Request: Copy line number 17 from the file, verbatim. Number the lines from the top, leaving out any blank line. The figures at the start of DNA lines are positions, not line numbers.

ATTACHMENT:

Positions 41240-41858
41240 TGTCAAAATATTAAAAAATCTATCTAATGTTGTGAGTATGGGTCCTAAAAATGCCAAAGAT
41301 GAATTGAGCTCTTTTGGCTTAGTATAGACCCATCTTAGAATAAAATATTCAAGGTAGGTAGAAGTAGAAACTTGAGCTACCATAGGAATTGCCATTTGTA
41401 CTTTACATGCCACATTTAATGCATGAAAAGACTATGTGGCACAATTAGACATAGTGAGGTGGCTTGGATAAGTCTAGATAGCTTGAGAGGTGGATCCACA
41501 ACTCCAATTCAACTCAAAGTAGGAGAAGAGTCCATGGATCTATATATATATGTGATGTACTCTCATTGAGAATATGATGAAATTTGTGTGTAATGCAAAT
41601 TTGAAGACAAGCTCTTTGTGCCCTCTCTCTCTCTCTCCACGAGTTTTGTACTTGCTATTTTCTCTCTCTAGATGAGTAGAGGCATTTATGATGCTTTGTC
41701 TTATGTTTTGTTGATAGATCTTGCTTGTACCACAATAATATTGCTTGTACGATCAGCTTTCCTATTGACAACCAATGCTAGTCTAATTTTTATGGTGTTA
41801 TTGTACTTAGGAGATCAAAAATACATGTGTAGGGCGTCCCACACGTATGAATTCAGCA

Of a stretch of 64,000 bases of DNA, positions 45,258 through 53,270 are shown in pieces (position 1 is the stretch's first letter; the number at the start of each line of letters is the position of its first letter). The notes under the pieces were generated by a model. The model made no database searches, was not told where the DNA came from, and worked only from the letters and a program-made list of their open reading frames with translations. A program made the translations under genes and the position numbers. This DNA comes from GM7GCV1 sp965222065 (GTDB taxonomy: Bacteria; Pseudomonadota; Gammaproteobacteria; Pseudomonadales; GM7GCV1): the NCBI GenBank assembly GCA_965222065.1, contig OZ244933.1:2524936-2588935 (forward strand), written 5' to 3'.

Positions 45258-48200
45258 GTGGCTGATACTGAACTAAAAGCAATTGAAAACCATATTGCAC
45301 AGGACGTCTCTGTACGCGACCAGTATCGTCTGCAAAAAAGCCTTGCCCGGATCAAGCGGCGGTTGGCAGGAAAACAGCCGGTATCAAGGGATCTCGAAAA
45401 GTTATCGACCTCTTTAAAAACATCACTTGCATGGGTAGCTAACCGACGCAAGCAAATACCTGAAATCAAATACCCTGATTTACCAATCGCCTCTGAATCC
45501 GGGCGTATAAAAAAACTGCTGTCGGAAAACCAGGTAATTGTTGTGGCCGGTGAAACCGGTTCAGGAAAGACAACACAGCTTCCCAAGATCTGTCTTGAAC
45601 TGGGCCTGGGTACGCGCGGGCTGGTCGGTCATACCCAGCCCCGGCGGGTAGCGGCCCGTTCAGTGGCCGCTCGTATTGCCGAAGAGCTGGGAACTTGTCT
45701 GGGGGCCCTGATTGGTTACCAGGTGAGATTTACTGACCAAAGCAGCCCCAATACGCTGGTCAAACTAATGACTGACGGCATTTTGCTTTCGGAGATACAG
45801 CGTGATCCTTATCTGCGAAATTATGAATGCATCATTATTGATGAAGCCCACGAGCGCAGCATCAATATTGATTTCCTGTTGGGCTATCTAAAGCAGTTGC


45801 CGTGATCCTTATCTGCGAAATTATGAATGCATCATTATTGATGAAGCCCACGAGCGCAGCATCAATATTGATTTCCTGTTGGGCTATCTAAAGCAGTTGC